Town and parish councils in west Suffolk are feeling the pinch of government cuts coming down the chain as new figures showed the vast majority are raising their precepts.

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Almost 80 of the 91 third-tier authorities across St Edmundsbury and Forest Heath have agreed to increase their precepts, with some parishes almost doubling their annual bill.

The increases come as parish councils face the first year of cuts in funding from both boroughs, which agreed to phase out their council tax support grant and revenue grant.

The grants will fall by 25% over the next four years until they are completely gone by 2017/18.

Clare Town Council has the most expensive Band D price at £112.69, an increase of 4.6% on the previous year.

However, the council has actually reduced its annual expenditure for the coming year, but was forced to raise its precept to cover for the withdrawal of grant funding.

Councillor Derek Blake, chairman of the council’s finance committee, said: “We didn’t have a choice. We could have withdrawn much-loved facilities from the community or push the money up.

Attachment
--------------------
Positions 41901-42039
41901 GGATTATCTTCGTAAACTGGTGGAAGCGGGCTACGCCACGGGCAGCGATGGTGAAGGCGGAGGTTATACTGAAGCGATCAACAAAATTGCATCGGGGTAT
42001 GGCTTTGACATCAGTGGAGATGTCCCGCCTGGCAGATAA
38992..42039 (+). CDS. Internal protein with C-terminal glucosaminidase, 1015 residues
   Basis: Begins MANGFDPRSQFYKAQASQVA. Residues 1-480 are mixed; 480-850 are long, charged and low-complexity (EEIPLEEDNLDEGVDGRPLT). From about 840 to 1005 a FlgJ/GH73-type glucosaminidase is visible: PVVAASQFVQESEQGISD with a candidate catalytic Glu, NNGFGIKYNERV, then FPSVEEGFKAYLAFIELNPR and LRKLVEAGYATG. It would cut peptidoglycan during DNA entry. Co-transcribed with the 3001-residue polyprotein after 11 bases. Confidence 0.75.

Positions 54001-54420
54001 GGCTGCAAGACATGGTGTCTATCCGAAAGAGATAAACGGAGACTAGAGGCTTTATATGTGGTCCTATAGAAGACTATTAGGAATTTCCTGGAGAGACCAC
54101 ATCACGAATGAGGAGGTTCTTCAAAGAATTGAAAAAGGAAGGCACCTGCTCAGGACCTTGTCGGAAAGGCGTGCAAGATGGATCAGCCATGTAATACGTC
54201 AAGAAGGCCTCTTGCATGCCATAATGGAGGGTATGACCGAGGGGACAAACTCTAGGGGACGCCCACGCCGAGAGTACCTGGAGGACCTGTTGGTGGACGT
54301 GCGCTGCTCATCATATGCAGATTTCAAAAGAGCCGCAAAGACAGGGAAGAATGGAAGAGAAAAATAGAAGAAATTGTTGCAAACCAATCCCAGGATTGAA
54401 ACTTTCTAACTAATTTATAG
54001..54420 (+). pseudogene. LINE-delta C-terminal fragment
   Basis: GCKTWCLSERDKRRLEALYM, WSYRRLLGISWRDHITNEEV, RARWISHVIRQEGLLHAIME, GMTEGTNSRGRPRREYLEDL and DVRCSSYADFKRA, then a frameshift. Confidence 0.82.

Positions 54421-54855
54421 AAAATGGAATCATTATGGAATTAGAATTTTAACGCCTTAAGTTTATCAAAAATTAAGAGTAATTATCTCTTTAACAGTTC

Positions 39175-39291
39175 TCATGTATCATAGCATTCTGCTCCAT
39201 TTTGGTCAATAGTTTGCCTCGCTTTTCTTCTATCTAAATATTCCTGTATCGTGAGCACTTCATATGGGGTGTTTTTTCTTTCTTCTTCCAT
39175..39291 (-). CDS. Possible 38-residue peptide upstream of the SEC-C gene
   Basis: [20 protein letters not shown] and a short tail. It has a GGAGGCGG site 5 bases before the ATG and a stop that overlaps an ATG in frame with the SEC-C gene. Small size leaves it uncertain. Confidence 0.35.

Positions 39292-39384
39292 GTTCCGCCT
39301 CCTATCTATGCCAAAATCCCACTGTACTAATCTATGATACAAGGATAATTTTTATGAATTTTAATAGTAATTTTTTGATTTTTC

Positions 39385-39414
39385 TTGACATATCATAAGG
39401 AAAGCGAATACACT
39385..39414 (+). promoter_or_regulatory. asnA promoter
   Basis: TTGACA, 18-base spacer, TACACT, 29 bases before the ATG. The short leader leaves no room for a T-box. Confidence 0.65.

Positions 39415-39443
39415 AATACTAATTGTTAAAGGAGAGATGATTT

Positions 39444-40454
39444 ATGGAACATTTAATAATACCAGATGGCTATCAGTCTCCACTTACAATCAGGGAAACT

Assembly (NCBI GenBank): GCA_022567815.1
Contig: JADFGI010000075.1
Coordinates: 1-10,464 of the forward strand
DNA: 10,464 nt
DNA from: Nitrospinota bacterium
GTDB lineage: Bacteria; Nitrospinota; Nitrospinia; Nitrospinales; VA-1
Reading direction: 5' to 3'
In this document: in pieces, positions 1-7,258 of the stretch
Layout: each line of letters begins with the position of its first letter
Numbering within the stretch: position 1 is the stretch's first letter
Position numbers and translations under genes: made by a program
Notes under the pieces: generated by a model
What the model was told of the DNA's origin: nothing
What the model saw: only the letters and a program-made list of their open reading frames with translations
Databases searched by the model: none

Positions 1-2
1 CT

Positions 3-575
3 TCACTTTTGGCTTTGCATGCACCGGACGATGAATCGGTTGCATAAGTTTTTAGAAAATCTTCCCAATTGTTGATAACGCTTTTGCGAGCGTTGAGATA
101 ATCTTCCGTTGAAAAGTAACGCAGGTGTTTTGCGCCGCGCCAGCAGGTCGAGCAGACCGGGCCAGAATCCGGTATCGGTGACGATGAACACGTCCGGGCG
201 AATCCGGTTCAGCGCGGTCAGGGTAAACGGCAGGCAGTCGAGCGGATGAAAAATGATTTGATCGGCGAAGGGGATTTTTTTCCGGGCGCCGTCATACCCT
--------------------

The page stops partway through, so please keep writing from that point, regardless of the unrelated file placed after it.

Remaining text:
“We’re at the bottom of the pile and we’ve got nowhere to go.”

Haverhill Town Council has the second highest average price, with a 3.69% rise on last year bringing its annual bill up to £111.75.

Town clerk Will Austin said the council had made £33,000 of savings and was in a position to freeze its council tax before St Edmundsbury announced its withdrawal.

He added: “It’s no surprise that parishes are having to raise their precepts just to keep things going.”

Its cuts from St Edmundsbury will total £129,000 over four years, and comes two years after it agreed to take responsibility for Haverhill Arts Centre, which allowed the borough to withdraw about £200,000 of support.

Lakenheath Parish Council’s yearly price of £110.01 comes after it raised its annual precept by 19.78% – one of the biggest increases in the region.

Clare, Haverhill and Lakenheath are the only three third-tier councils to charge more than £100.

St Edmundsbury and Forest Heath are facing a 48% and 49% cut respectively in revenue support grant from central government over the next two years.

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